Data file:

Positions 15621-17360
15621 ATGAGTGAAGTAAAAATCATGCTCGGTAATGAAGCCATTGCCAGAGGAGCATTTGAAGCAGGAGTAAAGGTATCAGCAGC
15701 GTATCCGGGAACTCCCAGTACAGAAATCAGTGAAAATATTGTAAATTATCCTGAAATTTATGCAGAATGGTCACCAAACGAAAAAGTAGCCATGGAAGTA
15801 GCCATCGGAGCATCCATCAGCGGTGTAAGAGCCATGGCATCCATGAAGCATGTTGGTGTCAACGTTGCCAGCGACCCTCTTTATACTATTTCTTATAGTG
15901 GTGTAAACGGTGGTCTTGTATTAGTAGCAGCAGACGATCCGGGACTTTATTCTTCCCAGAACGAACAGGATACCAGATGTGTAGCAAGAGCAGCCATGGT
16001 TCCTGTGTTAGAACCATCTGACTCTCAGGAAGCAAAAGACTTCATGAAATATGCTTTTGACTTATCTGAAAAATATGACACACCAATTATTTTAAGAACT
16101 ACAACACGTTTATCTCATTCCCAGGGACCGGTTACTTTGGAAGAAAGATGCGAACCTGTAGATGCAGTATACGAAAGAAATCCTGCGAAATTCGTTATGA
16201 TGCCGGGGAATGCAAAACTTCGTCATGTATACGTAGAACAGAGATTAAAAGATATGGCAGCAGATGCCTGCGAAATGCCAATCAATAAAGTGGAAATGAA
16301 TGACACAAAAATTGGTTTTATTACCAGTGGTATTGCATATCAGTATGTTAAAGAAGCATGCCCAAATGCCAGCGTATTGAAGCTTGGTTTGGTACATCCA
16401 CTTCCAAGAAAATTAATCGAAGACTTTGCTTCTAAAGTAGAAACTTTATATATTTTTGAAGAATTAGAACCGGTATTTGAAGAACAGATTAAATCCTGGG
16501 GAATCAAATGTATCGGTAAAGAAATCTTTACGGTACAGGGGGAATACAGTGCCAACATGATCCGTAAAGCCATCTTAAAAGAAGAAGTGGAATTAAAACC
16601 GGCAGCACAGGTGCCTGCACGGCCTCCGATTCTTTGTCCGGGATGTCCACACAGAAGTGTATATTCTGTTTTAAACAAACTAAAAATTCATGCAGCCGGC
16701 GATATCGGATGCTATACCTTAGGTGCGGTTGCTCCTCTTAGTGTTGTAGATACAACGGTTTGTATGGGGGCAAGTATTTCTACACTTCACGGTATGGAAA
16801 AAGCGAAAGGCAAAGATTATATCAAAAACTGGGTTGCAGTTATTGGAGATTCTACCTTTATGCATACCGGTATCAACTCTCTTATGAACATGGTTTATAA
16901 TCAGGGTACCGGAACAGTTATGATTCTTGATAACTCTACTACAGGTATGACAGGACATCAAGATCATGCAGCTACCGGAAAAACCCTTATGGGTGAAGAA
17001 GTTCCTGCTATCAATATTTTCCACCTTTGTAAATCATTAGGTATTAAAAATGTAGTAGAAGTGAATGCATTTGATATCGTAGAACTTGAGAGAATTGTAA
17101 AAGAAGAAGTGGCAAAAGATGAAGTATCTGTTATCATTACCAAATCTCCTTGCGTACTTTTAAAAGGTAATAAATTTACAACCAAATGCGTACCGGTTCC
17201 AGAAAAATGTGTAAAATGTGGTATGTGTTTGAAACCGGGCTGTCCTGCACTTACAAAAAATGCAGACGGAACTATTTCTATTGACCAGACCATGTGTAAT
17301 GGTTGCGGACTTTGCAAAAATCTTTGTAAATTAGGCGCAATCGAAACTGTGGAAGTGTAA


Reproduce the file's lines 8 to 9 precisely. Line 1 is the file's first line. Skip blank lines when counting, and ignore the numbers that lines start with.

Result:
16201 TGCCGGGGAATGCAAAACTTCGTCATGTATACGTAGAACAGAGATTAAAAGATATGGCAGCAGATGCCTGCGAAATGCCAATCAATAAAGTGGAAATGAA
16301 TGACACAAAAATTGGTTTTATTACCAGTGGTATTGCATATCAGTATGTTAAAGAAGCATGCCCAAATGCCAGCGTATTGAAGCTTGGTTTGGTACATCCA